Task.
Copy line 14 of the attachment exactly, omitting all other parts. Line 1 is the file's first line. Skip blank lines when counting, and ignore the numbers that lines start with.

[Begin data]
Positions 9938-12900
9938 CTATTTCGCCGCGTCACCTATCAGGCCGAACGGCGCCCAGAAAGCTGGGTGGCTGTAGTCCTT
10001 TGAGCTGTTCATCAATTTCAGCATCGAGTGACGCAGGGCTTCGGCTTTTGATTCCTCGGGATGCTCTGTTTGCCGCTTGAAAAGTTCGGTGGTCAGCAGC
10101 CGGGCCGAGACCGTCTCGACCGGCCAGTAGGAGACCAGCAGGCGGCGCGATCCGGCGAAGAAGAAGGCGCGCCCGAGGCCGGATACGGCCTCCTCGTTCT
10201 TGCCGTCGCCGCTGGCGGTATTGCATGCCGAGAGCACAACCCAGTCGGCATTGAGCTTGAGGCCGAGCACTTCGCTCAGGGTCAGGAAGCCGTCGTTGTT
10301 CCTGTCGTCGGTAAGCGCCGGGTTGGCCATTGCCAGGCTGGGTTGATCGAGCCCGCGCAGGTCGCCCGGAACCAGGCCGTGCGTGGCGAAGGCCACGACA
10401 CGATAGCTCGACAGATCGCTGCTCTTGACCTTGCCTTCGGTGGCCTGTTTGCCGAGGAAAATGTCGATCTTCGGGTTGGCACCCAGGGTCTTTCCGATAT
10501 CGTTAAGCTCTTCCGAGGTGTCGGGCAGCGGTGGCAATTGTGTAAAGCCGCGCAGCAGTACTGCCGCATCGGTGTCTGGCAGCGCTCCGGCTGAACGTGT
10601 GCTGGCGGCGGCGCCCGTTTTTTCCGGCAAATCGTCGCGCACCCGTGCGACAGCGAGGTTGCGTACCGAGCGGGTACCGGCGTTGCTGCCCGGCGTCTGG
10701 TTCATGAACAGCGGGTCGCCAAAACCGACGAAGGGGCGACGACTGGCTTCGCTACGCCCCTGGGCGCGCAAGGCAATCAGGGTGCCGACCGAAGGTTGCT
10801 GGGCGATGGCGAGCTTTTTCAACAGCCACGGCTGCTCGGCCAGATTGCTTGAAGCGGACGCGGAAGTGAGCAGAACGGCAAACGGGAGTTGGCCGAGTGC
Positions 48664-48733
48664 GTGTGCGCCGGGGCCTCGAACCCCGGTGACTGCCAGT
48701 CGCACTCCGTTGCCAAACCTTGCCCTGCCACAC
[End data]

48701 CGCACTCCGTTGCCAAACCTTGCCCTGCCACAC